A Surprisingly Powerful Way To Improve Customer Service


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“What is the best way to improve customer service?”  That is the question successful organizations ask on an ongoing basis.  Most take a strategic, top-down approach.  They establish clear customer service objectives, assess existing customer journeys, identify existing expectations, identify gaps and opportunities, then create a strategic map for improvement.

It’s a solid process, but can be very time-consuming, and sometimes even counterproductive.  Sometimes, when Big Data gets involved, things can get mired in minutia.  It’s hard to be innovative when there are too many seemingly competing things to consider.  Paralysis by analysis.  There is also a risk in relying too much on theory, best practices and modelling.  This can result in trying to jam square pegs into round holes.

A Bottom-Up Approach Is Another Way To Improve Customer Service

A different, but very powerful way to approach improving your customer service is to simply begin with one customer, and go from there.  Here’s how it works:

1.  Select one of your customers.  Just one.  Start with a smaller one to keep things simple

2.  Pull together 4-6 people to create an ‘innovation committee’ of sorts

3.  If it is a B2B client, meet with them, either in-person, or over the phone.  Learn as much as you can about their business.  Try to understand the role your product or service plays in the success of their business – and the success of individuals you deal with.

4.  Ask yourselves, “What can we do to improve the experience of this one customer?”  Watch how your employees interact with them.  Are your employees friendly?  Are they proactive?  Are they helpful?  Do they seem to genuinely care about how satisfied the customer is?  Examine how easy you are to do business with.  Does this customer have to jump through any hoops?  What could you do to make the interaction, faster or more seamless?

5.  Ask yourselves, “What can we do to increase the value of our product or service so that we become indispensable to this one customer, and to keep this customer loyal to us?”

Repeat this with a second customer, then with a third.  After you have done this a few times, you will begin to see patterns.  You will begin to see little things that can be applied on a larger scale.  If you involve a lot of people in your company in this exercise, it will begin to send the message through your company of how precious individual relationships with customers are.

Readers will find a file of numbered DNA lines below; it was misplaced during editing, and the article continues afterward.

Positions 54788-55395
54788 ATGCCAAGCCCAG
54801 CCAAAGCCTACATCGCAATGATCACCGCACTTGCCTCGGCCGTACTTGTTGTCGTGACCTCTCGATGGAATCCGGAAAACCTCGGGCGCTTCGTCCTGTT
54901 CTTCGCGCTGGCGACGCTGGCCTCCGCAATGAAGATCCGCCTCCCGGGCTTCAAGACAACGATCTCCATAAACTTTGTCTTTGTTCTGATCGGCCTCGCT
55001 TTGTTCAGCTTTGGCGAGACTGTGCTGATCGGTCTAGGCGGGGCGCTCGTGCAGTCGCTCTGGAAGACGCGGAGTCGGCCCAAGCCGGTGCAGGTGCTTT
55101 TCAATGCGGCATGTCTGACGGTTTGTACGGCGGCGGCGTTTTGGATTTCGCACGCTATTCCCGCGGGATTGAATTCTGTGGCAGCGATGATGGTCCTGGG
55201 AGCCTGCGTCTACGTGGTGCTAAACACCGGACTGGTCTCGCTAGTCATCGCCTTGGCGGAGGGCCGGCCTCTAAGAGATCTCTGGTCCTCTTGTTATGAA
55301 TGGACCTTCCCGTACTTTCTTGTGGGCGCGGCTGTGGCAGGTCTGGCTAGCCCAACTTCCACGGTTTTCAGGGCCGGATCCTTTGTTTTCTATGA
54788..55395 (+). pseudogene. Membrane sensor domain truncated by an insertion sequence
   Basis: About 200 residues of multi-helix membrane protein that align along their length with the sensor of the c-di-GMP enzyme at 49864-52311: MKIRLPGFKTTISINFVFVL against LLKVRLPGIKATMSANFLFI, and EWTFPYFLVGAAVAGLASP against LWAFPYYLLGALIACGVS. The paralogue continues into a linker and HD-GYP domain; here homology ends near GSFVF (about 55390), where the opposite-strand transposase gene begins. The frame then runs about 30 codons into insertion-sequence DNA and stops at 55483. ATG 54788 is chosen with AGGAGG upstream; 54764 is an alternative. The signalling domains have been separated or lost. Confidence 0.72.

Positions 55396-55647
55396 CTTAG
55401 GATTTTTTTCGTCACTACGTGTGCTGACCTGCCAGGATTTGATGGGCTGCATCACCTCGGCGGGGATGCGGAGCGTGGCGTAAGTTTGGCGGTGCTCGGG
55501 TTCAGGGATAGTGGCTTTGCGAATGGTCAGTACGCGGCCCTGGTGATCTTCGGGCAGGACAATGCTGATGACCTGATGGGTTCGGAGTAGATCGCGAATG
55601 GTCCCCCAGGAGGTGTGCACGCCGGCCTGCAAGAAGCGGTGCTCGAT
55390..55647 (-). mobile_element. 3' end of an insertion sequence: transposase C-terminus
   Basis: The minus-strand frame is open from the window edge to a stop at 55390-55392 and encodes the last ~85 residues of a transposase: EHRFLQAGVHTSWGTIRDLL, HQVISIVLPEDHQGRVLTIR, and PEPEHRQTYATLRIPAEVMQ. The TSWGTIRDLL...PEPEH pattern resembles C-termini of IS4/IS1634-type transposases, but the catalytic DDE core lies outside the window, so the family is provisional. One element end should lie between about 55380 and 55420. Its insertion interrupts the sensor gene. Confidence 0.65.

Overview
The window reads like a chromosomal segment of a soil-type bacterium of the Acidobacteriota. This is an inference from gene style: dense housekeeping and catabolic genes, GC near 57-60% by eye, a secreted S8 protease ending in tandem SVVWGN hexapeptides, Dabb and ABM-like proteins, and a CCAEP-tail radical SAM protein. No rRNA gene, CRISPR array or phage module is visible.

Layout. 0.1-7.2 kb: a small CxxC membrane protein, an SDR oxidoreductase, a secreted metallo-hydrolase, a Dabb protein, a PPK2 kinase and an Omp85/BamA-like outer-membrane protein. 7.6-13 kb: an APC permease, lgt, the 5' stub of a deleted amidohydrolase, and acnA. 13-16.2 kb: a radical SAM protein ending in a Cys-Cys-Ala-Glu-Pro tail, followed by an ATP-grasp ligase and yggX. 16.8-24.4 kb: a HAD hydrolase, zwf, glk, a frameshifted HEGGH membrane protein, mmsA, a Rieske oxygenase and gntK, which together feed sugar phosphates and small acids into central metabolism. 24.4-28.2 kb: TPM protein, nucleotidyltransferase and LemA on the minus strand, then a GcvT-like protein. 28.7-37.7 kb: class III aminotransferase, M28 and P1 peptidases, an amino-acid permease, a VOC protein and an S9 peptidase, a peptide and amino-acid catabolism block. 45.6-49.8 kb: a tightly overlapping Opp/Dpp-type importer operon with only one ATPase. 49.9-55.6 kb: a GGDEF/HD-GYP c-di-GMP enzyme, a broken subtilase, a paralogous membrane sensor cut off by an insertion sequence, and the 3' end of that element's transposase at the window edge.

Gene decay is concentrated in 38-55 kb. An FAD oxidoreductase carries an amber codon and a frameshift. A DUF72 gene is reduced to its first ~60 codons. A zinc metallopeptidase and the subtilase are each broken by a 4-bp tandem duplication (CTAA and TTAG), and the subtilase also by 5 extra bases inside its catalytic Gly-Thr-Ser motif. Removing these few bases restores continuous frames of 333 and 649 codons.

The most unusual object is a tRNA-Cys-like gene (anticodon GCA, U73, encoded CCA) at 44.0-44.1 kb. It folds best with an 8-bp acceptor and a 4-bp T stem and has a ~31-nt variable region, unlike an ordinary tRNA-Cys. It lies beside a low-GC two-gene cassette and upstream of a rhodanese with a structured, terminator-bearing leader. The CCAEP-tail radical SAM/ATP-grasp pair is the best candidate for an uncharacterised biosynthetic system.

The bottom-up approach is less precise and more iterative, but it forces you to see and deal with the nuances that can be lost in a traditional ‘strategic’ approach.  You may, ultimately, end up in the same place, but the process helps you build employee engagement and customer focus.

Republished with author's permission from original post.


  1. Hi Shaun – I like the points you make – in your last paragraph, especially. What hit me hard at the beginning, though was the question, “What is the best way to improve customer service?” While I agree that many executives ask it, the question doesn’t sound right to me . . .

    Partly because I know the information people are fishing for – less an approach, framework, or methodology, but rather a ‘quick fix.’ If I answered “reduce the time it takes for customers to resolve their technical problems!” the senior operations executive would cross the matter off his list and cheerily assign staff to develop an efficiency plan, stat. About a week later, we’d review a PowerPoint with newly-relevant KPI’s and other measurements succinctly established.

    The problem is, by asking a less-meaningful question, the company has chased down a subsidiary issue. Meanwhile, fist bumps all around while improved KPI’s make outcomes look hunky-dory (customers are being helped faster!).

    Alas, service HAS improved, but products are still crappy, they’re technologically lame, and there’s a still-too-high percentage of customers heading for the exits.

    There’s another way to pick up on the nuances you describe, which is to ask a different question at the outset: How do we ensure that our customers achieve the best outcomes? That leads to different introspection, and expectantly different strategies, tactics, and results.

  2. Dear Shaun:
    Good idea and a good start.
    Since 2004, we have been starting Customer Centric Circles within companies, where we have selected front line people, some staff people (HR, IT, Finance) who focus on the Customer.
    We help the front line people build their self-esteem, become more aware and then pro-active towards the Customer leading to a continuous customer improvement program.
    We have never tried your approach. It certainly has merit

  3. A key reason companies have a difficult time delivering more personalized and relevant service, and achieving stronger customer loyalty, is that the fail to provide full value and emotional relationship fundamentals. They focus on satisfying customers exclusively through basic rational and functional benefits, frequently in a reactive way through service,, which is often too benign and passive an approach to create lasting value and desired long-term relationships. To earn loyalty and advocacy behavior, more is needed.

    Deal with the subconscious, emotionally-driven and memorable results customers take away from interactions and relationships. Omni-channel service is a great place to start


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